Maybe Alliance are right in their repeated calls for a system change - so the majority can pass the changes we need to see.

Campaigners had five demands - number one being an independent environment agency
Lough Neagh protest at Stormont -Credit:Justin Kernoghan

It could be a gamechanger in terms of environmental improvements as well as funding to cut our bills and make our homes warmer.

While I’m not one to quote what’s the Bible - it was written a very long time ago when society was very different to what it is now. I do think at times you have to meet people where they are and talk about what they believe in.

In Northern Ireland, some might think Earth is only 6,000 years old - but at the rate some of those believers are blocking change for the better - humans might not last another 600 years.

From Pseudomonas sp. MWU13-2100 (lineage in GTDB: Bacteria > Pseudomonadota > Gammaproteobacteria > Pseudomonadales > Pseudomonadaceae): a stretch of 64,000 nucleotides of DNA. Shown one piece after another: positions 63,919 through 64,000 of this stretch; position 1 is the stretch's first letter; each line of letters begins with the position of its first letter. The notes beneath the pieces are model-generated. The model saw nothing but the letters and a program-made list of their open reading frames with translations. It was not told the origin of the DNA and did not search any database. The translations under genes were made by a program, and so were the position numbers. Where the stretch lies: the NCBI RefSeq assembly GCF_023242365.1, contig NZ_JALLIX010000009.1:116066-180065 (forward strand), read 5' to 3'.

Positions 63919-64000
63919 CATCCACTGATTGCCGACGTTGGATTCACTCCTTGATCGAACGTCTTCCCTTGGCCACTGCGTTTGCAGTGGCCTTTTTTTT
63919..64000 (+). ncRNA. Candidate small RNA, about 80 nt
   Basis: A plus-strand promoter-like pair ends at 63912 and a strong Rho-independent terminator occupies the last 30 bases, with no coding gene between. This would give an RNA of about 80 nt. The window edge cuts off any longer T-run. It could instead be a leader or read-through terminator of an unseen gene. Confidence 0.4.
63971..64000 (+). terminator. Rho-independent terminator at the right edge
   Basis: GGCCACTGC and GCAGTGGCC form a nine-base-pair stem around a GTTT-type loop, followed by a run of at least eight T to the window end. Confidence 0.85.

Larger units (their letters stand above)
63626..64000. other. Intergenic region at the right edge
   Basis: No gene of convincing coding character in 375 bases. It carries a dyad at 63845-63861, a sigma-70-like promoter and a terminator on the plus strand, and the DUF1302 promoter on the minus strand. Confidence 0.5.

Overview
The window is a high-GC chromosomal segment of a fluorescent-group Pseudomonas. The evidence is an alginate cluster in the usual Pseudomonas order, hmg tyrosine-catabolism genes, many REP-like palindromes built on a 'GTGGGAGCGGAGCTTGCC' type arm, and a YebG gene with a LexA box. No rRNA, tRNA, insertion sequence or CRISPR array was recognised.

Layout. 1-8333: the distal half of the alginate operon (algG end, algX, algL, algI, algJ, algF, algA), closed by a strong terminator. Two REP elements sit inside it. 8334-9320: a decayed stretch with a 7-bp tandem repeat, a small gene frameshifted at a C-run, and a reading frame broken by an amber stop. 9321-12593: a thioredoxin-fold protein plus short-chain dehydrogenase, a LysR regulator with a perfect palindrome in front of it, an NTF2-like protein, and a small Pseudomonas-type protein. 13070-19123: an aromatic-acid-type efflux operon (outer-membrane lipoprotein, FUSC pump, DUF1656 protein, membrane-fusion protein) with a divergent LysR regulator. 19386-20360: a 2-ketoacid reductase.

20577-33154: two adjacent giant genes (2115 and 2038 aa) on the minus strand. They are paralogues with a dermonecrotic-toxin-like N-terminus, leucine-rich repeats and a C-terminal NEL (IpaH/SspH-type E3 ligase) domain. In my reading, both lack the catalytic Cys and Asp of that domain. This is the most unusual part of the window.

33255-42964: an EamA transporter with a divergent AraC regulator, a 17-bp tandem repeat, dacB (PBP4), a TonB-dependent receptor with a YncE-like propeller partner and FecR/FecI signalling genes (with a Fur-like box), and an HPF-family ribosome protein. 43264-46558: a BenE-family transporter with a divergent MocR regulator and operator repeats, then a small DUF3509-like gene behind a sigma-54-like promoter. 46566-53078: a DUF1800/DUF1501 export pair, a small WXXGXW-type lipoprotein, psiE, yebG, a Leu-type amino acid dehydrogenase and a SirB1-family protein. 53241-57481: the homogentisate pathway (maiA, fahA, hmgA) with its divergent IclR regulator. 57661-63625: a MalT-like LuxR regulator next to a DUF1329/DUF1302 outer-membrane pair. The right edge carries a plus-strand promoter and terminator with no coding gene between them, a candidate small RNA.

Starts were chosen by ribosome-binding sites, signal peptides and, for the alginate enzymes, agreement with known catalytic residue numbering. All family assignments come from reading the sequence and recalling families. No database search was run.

So I’ll leave them with Job 12:7-10: “But ask the animals, and they will teach you, or the birds in the sky, and they will tell you; or speak to the earth, and it will teach you, or let the fish in the sea inform you. Which of all these does not know that the hand of the LORD has done this? In his hand is the life of every creature and the breath of all mankind.”

Blue-green algae at Reas Wood which feeds into Lough Neagh
Campaigners had five demands - number one being an independent environment agency -Credit:Justin Kernoghan

Do the faithful who doubt climate and its impact on nature not think this Lord would be very upset with them if they didn’t do everything they can to protect what the Bible says he made for us?

Maybe share that thought with a believer who denies the now overwhelming climate science that fossil fuels are causing catastrophic damage to the Earth - it might help shift their view a little on the value of nature to all of us and how we need to do everything in our power to protect it.

As we can see from the Caribbean this week, even rich people on their holidays won’t escape what climate change is delivering right now.